Prajapati recounts these stories to her old friends from Nift, including designer Manish Arora. She tells them about the weavers, gifts them swatch books with different silk samples, and asks them to use the fabrics in their creations. “They didn’t know about it. When they find out, they are all very supportive,” she said.
While the support from outside is easy to get, it is a different story on the inside.
The tiny village consists of smaller neighbourhoods divided by strong caste and religious identities.
Jaiswal characterizes caste as an important element of day-to-day interactions that villagers cannot rise above, not even when it is a question of survival. “There is so much insecurity in the system, so much distrust of each other, so much distrust of outsiders,” he says. On a recent day, Prajapati patiently listened to villagers complain that she had given work and money only to some of them.
When Upasana Design Studios first told the weavers that it would restart 30 looms in their homes, only three came to actually accept work. “The others were not sure who I was, or what I was trying do, or if this would work or not,” Prajapati says.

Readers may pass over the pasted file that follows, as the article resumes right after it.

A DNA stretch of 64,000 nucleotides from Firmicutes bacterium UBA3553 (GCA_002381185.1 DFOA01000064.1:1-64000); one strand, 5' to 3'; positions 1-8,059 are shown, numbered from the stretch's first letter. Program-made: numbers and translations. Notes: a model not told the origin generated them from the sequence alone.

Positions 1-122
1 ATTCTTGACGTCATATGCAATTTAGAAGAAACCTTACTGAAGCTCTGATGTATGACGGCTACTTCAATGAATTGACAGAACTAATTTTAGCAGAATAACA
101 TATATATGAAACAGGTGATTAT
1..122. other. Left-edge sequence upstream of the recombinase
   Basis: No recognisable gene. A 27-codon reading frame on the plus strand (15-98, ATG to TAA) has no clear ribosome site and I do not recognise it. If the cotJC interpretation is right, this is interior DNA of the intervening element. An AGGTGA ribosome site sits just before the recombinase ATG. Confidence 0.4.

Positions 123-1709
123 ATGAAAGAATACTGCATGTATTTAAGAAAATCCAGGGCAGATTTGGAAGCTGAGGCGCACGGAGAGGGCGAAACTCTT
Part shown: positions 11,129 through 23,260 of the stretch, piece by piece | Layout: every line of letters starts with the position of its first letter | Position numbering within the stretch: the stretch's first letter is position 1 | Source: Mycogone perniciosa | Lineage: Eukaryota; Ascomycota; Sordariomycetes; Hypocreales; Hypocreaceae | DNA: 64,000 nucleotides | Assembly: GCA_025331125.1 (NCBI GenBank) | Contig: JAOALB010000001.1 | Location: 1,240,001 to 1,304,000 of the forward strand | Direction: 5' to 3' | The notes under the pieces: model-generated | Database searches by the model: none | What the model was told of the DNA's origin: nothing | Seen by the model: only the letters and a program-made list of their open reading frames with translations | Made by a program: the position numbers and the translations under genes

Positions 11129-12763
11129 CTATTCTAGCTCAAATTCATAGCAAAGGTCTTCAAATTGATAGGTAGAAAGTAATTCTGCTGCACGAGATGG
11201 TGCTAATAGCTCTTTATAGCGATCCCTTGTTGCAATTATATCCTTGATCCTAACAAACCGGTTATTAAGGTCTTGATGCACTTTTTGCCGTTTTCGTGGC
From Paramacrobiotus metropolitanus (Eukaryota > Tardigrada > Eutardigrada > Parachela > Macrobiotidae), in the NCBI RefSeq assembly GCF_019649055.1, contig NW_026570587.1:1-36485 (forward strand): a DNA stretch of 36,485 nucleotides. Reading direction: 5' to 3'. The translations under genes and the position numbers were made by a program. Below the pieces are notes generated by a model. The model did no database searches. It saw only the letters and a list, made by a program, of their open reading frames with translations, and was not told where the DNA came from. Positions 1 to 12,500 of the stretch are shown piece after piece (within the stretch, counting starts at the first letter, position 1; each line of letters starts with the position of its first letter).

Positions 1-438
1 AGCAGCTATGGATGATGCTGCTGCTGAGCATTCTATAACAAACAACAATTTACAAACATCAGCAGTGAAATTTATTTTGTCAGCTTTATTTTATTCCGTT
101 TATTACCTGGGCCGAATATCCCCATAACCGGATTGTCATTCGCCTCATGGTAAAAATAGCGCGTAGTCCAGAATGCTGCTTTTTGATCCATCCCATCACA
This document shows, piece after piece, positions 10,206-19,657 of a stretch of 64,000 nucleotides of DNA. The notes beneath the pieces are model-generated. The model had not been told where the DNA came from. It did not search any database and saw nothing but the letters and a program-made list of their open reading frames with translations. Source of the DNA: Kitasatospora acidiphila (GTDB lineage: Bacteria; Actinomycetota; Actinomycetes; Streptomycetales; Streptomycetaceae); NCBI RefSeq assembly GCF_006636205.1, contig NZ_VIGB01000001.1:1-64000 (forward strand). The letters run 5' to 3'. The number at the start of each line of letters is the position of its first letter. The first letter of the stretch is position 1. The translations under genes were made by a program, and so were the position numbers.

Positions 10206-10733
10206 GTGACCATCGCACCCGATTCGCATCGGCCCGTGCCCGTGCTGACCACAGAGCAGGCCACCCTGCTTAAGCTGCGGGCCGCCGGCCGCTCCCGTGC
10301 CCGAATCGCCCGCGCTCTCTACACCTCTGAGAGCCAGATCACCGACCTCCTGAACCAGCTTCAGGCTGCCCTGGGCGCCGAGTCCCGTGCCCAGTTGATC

Now that three looms have actually begun working in the village, neighbours want to be a part of it too. Restarting a loom means cleaning, tuning, and buying material—silk, zari—with costs up to Rs1,000.
Prajapati decided to give the weavers money directly to buy their supplies, despite many attempts to dissuade her. “They will not buy anything from it. They will simply eat up the money,” came warnings.
Prajapati ignored the advice. “If they eat, let them. They deserve to eat. After their stomachs are full, they will understand the trust we put in them and feel like a part of the plan,” she retorted. “Until they are hungry, it is impossible to do that.” In other words, if you trust them, they’ll trust you.
Prajapati said she’s counted on such hunches most of her life. Her move to Auroville—a city devoted to unity and harmony—was triggered by a powerful connection she felt during a visit in 1996. Fifteen days later, she returned to Delhi to pack up her things and move to Auroville. As is common for businesses in Auroville, Upasana Design Studio “belongs to the community of Auroville.” Profits are donated to the poor or the ashram.